The Cybersecurity and Infrastructure Security Agency released temporary guidance April 8 for federal network cybersecurity as a way to increase protections during the spike in telework from the coronavirus pandemic.
CISA, an organization within the Department of Homeland Security tasked with securing federal networks, released its interim Trusted Internet Connection 3.0 telework guidance to address scenarios in which federal employees need to connect remotely to agency cloud environments.
TIC is designed to secure federal network traffic. Because of the stress placed on federal networks due to telework, agencies may need to expand their cloud services, virtual private network and bandwidth to accommodate more users.
“To the extent practical, agencies should assess risks associated with broadening the use of cloud and collaboration services to ensure that due care as well as due diligence is applied to these changes in their respective information technology (IT) and user environments,” the guidance says.
The interim guidance encourages agencies to implement several security controls related to tracking users’ use of agency devices. It includes considerations for aspects such as situational awareness, incident response and intrusion detection. In addition, the guidance also encourages agencies to consider adding additional threat intelligence feeds that “align with new services or delivery mechanisms deployed.”
The guidance from CISA builds on the draft TIC 3.0 guidance it released late last year, but is not intended to be a permanent part of the TIC 3.0 document set, the guidance notes. The interim guidance will expire at the end of 2020.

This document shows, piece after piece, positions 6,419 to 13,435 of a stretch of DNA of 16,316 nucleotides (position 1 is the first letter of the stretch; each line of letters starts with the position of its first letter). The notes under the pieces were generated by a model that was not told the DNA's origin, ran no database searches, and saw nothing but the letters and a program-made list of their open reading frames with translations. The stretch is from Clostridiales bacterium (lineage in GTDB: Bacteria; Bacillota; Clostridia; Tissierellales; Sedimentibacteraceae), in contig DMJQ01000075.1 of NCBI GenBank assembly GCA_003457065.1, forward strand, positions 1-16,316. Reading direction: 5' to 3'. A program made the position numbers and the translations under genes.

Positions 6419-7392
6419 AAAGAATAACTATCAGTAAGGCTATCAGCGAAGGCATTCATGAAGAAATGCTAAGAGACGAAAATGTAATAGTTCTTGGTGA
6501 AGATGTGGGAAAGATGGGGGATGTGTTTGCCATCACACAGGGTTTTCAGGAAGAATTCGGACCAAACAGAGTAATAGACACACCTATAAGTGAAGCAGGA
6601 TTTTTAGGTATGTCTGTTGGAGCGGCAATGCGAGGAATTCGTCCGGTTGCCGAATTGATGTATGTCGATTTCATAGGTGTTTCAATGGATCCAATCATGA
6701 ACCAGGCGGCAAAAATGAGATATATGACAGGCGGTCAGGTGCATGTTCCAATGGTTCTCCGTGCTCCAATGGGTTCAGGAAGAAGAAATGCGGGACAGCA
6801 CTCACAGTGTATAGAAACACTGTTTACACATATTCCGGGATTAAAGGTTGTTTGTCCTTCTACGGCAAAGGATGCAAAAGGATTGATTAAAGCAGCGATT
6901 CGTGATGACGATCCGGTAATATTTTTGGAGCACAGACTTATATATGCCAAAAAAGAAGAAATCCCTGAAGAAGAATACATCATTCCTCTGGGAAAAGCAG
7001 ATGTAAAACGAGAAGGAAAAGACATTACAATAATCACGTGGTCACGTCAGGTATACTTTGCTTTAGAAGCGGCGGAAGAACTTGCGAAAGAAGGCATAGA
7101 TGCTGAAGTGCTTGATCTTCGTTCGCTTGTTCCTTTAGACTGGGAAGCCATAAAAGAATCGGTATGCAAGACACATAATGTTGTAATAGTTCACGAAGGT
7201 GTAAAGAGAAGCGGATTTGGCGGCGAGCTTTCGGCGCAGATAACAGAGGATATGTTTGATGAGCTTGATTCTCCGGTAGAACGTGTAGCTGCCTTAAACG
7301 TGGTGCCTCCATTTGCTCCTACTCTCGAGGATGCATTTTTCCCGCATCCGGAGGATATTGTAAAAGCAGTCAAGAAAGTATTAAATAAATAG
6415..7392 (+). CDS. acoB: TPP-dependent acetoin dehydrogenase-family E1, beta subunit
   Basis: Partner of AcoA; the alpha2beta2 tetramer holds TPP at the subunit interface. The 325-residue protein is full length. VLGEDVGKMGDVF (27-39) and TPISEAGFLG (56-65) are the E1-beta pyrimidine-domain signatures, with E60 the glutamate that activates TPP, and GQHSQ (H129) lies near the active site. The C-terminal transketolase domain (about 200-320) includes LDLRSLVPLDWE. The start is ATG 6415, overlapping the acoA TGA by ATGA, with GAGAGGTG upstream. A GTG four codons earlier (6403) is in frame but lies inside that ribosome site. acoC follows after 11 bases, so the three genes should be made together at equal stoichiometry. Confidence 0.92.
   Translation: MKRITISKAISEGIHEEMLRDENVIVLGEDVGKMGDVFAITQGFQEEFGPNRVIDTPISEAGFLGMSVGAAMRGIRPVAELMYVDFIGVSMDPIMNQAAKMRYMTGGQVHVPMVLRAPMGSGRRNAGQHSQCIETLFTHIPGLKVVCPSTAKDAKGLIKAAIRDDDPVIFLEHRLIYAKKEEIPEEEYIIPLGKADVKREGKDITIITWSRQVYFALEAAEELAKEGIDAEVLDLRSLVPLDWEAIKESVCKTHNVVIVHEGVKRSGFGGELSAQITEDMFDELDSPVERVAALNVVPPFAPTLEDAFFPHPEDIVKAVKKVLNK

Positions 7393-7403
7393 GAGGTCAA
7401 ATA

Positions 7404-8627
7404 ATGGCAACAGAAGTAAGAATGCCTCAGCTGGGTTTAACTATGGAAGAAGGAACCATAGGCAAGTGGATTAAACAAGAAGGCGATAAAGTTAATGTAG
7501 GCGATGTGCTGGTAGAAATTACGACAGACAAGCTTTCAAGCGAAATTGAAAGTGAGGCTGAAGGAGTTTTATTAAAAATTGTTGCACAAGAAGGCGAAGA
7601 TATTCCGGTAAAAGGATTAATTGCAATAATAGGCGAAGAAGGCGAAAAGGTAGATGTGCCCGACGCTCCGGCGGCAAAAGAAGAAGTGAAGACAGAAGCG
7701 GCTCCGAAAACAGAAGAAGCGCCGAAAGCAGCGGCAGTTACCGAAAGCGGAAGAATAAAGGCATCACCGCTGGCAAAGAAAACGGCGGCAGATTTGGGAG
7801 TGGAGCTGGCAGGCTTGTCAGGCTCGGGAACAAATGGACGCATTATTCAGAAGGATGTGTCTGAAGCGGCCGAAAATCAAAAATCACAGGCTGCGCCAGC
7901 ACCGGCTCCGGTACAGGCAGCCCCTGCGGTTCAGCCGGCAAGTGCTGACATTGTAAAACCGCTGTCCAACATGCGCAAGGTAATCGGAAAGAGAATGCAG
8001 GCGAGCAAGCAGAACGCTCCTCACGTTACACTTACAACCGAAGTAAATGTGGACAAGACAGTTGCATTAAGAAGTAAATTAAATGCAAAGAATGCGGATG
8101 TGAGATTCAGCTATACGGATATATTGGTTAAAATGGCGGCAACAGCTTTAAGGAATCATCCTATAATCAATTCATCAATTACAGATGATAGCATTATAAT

The interim document also adds two new policy enforcement points: data protection and unified communications and collaboration.
The new data protection point was added because the increase in telework “requires agencies to have processes and tools in place to protect agency data, prevent data exfiltration, and ensure the privacy and integrity of data, considering that data may be accessed from devices beyond the protections and perhaps administration of agencies,” the guidance explains.
As for unified communications and collaboration (UCC), the rise in virtual meetings means agencies must be diligent about who is accessing what information and must mitigate that threat.
“Protections offered can vary significantly between UCC vendors and even within a single vendor, where some of a vendor’s offerings may be certified to offer additional protections (e.g., FedRAMP, HIPAA) while other versions lack those protections,” the guidance read.
The draft TIC 3.0 guidance, released by CISA in December last year, presented new use cases to accommodate for federal agencies’ move to cloud environments. In September, the Office of Management and Budget nullified several years-old TIC policy documents that it said were hindering federal cloud adoption.
The interim guidance was praised by industry.
“CISA has shown real leadership, pushing forward quickly with needed changes and guidance for remote telework in this time of need,” said Stephen Kovac, vice president of global government and head of corporate compliance at Zscaler.
Andrew Eversden covers all things defense technology for C4ISRNET. He previously reported on federal IT and cybersecurity for Federal Times and Fifth Domain, and worked as a congressional reporting fellow for the Texas Tribune. He was also a Washington intern for the Durango Herald. Andrew is a graduate of American University.